Randy Napoleon

Puppets - The Music of Gregg Hill

oa2 22202


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MUSIC REVIEW BY Editor, Michigan News


Randy Napoleon's new album Puppets. It is the latest collaboration with Napoleon and jazz musician Gregg Hill. "Puppet" is the title cut of the album of the same name and is a wonderful in-studio glimpse of how it was made. Recorded at Troubadour Recording Studio, Lansing Michigan

Puppetry is a performing art that dates back to Egypt as far back as 4,000 years ago. The use of puppets with puppets in front of attractive backgrounds was beyond entertainment. They expressed the feelings of their cultures, sometimes in the form of political statements, and inspired gestures of laughter, romance, lamentation, and even conflict.

This musical depiction of puppets in 2022 is drawn by Mid-Michigan musician Greg Hill, and performed by guitarist Randy Napoleon, vocalist Aubrey Johnson, and a stellar all-star jazz ensemble. In my opinion, it's Randy's attempt to continue his growth as one of the truly dominant players on his instrument anywhere. His dexterity, fluid ideas and command of a tricky tool should be recognized as a top drawer. She and Gregg are pulling the musical strings of these puppets.

Gregg Hill's music has been documented by bands led by bassist Rodney Whitaker, guitarist Alden Kelly, drummer Gaylin McKinney, and others. This recording shows the greater breadth and depth of Hill's compositions than previous efforts, and adds a vocal element, a more detailed chart with various instruments, not to mention stellar music. Known for his love of Latin jazz, this recording is a departure for Hill's earlier mentality.

Randy is someone I've known since he was a teenager. I heard him for the first time as a participant in the Heritage Jazz Contest. This annual event took place in Ypsilanti, Michigan during the annual Heritage Festival. The local jazz station sponsored the contest and I was the chief judge. The competition gave rise to many players who would go on to become professional musicians. When I first heard from him it was very clear that he had talent, and Randy was awarded a scholarship. Randy was born in Brooklyn and raised in Ann Arbor, Michigan by his wonderful parents Greg and Davy. After cutting his teeth in Detroit, he moved to modern jazz, the center of New York City. In 2014 he returned to Michigan to live as Michigan State University Professor of Jazz. It was here that she met Greg Hill, and the rest is history, which resulted in this effort.

Working with singers is nothing new for Randy, having had extensive time with pop star Michael Buble and the younger brother of the late jazz legend Freddie Cole, Nat "King" Cole. This recording is a worthy follow-up to their solid and acclaimed 2021 OA2 CD Rust Belt Roots, a tribute to Wes Montgomery, Grant Greene and Kenny Burrell. Randy has been quite the voice in small ensembles, organ combinations or even big bands. This reflects their versatility, willingness to be flexible and adaptable to the challenges of any situation.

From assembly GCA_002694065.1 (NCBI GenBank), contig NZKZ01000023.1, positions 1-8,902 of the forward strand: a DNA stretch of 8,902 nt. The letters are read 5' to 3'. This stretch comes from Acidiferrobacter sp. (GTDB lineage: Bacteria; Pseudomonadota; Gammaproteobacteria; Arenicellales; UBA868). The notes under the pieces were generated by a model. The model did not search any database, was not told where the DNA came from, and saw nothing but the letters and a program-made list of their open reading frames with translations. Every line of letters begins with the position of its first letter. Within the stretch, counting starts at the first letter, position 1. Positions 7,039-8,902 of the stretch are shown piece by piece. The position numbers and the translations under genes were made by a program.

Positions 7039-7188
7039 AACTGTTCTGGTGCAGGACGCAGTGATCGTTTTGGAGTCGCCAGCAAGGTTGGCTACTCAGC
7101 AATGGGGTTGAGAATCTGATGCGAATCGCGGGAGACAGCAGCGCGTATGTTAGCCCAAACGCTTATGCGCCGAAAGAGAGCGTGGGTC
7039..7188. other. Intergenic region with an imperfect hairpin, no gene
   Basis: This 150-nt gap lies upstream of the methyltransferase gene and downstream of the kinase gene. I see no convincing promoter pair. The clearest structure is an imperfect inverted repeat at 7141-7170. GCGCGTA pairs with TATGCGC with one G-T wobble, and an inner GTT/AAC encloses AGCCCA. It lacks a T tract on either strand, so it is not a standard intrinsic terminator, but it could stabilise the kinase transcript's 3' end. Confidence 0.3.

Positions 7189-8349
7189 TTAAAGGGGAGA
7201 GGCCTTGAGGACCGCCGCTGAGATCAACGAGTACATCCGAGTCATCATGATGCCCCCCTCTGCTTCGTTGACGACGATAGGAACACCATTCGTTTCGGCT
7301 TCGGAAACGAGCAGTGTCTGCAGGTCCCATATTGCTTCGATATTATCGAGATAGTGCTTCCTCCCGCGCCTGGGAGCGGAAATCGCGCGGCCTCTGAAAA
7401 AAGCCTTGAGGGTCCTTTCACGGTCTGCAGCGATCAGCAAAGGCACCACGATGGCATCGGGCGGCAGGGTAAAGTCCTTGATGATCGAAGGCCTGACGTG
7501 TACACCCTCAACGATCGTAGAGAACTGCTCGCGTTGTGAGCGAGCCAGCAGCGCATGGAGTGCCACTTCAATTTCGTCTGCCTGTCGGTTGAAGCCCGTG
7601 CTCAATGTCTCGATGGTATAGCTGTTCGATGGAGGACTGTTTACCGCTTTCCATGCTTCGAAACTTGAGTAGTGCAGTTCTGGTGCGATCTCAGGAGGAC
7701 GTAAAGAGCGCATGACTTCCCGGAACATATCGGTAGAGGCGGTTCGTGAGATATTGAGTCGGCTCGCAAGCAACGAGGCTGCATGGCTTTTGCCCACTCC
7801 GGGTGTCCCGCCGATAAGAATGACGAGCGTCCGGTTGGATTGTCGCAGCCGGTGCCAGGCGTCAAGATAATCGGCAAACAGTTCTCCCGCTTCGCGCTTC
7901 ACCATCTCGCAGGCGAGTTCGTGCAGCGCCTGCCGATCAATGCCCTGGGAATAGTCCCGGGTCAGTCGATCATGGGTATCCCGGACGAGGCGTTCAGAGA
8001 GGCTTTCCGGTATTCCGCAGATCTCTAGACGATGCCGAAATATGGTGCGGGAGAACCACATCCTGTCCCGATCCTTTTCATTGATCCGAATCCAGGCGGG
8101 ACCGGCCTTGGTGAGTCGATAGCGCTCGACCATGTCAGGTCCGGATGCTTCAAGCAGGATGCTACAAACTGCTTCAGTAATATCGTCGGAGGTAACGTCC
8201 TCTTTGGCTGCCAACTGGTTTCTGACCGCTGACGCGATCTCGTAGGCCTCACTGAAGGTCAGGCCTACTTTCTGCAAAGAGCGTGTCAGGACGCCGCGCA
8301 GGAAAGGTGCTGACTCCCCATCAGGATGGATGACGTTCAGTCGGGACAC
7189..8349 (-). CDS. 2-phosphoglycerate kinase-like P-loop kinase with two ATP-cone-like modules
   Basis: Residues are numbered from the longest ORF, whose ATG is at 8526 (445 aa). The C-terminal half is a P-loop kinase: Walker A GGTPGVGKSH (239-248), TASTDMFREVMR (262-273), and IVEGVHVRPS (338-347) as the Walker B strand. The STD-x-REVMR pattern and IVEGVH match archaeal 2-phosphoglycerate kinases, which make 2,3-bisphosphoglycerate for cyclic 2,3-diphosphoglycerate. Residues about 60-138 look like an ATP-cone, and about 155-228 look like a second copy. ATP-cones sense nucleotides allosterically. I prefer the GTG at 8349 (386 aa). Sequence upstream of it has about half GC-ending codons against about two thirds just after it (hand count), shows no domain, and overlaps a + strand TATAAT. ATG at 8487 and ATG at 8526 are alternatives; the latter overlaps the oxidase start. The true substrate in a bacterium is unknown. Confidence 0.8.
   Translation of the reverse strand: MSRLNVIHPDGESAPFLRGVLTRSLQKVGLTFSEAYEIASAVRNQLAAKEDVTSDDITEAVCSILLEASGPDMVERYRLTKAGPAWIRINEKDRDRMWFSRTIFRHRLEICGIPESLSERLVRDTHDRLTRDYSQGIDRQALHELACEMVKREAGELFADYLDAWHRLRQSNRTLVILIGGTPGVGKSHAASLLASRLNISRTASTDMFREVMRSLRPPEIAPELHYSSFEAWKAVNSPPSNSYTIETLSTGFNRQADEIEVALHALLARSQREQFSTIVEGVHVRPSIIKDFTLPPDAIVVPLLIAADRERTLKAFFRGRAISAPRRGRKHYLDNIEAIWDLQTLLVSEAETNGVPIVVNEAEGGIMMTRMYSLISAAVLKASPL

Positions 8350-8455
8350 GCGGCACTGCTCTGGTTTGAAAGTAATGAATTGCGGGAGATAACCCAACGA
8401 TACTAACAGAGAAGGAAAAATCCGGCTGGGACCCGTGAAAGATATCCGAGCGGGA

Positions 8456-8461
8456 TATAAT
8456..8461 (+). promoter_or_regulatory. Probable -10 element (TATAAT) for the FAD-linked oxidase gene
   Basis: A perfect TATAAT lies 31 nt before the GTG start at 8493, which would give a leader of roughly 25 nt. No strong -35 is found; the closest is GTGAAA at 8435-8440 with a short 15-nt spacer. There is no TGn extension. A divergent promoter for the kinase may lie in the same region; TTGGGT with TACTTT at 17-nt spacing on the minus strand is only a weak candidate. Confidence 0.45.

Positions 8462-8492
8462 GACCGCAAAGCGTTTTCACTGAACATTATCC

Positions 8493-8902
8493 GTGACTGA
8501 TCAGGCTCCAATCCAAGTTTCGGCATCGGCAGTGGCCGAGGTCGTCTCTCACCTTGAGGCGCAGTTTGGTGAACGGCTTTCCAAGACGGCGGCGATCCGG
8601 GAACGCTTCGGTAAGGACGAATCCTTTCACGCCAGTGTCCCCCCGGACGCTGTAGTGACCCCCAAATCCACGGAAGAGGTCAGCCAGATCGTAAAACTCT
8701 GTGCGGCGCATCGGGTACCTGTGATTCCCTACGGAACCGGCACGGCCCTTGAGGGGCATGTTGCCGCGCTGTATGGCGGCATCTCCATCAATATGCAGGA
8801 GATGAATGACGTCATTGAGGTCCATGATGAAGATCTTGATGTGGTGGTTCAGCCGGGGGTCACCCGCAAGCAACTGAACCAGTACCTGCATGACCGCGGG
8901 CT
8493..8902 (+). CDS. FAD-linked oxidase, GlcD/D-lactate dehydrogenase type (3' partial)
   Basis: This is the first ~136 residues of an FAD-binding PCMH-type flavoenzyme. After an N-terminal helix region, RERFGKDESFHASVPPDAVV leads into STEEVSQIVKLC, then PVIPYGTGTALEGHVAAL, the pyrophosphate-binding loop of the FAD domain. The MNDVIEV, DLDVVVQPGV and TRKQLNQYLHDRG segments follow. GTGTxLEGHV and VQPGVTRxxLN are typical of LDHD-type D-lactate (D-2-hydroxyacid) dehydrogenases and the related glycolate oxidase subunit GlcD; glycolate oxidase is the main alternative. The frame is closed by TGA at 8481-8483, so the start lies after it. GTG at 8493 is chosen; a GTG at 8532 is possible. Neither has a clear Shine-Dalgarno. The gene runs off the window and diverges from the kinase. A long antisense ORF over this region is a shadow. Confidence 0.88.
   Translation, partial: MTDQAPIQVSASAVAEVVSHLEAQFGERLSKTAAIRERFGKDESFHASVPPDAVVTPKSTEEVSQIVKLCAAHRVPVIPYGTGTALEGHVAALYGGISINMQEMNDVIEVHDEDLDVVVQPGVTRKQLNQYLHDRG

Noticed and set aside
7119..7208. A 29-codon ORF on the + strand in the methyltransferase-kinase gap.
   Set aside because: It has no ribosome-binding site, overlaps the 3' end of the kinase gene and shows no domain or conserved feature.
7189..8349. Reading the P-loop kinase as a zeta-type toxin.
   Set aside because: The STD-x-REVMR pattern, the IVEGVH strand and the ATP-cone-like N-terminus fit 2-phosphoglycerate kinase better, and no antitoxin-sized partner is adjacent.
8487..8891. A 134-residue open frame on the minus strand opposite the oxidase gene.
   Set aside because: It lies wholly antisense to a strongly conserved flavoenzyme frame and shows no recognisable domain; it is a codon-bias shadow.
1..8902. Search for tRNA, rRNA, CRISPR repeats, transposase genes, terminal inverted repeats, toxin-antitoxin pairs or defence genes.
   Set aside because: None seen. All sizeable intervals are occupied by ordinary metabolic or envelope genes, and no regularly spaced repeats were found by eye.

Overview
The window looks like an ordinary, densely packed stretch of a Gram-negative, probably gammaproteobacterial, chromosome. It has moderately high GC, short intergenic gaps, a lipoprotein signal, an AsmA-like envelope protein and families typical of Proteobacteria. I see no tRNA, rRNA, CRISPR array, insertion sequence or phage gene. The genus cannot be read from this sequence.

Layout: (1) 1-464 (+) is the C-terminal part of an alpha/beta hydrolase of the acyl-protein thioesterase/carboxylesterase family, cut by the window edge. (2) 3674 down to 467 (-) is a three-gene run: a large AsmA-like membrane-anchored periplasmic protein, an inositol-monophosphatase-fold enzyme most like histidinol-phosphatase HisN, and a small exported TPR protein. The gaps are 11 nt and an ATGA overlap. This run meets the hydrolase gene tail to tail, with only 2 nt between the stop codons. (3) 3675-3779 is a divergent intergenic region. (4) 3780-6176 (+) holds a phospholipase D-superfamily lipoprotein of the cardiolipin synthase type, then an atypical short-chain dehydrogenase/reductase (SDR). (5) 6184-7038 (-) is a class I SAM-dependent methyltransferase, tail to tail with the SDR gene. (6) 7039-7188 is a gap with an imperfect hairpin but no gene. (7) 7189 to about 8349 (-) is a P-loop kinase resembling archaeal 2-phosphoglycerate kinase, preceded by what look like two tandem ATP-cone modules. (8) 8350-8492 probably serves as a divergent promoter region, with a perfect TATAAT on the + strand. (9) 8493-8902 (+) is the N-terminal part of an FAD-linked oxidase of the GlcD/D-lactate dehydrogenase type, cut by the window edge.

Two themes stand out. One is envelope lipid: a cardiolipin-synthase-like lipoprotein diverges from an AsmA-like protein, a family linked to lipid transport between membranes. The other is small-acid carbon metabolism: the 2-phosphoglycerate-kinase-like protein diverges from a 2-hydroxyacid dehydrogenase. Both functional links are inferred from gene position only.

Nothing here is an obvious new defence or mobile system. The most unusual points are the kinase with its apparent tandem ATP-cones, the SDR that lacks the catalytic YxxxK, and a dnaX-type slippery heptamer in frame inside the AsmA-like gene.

Aubrey Johnson is a star in her own right. The NYC-based singer has done her part in teaching, performing and establishing her own wordless scat style that bridges the voices of Anita O'Day, Sheila Jordan, Jay Clayton and Gene Lee. This original music is challenging, melodious and forward-thinking. In this context Gregg Hill's music takes a contemporary context firmly rooted in modal, post-bop jazz and even blues. Pianist Rick Rowe is an Ann Arbor fixture leading his stellar trio, and his pure talent borders on astonishing. He has also worked with his share of singers. His mother, Betsy King, was a lead singer in her heyday. An expert in Thelonious Monk's music, Rick's play, listening skills, and dedication to teamwork are a key factor in the synergy and solid association of the group's identity. Bassist Rodney Whitaker and drummer Quincy Davis have their own extensive list of credentials as professional jazz musicians. From ensembles to soloists and soloists, they are the best in the business. I have known Rodney since he was a young Paul Chambers-influenced student and have been happy to call him a friend and colleague for decades. Seth Ebersol adds to the mix throughout the album with some delicious bass clarinet and flute work.

The music of this collective effort is remarkably consistent, yet diverse. The opener "Andes Lamente" is a melodious tone setter, only a brief entry into the program, a taste if you will. The "Fan-O-Gram" is actually a booster, a shot of fuel to energize the band with a hot bop. Will Crandell (drums) and Brandon Rose (bass) will fill in. Aubrey's wordless scatting along the guitar lines is combined with a wondrous solo from Randy.

"The Jazzdiddy Waltz" is purely bluesy, "Lyrica" ​​has a nice easy feel and is a big feature for Rick, while "Moonscape" has Randy's arrangement expertise and some clever tandem lines.

The title track is a bit quirky, as you might expect, featuring lyrics written by Randy and sung succinctly, patiently and soulfully by Aubrey. I like "Still Life with Tuba" because it has the European feel of a la ECM, perhaps reflecting Norma Winstone with a low-end horn. "The Unknown Ballad" has its own mysterioso image. It has an excellent guitar solo and a deep emotional and musical range.

"Tone Colors" lives up to its title as Aubrey Chanel now as young Sheila Jordan, 93 years old. No small feat. She portrays Patsy Cline, another great take on the simple—but let down "Truck Drivers Blues." Closer, "Wide River", is a Randy/Aubrey duet that recounts both traditional and contemporary precepts.

Of course, the strings of the puppets can be easily cut, rendering the figures lying lifeless on the floor. These puppets are full of musical life for future live performances. He has many stories to tell on this fine recording for years to come.





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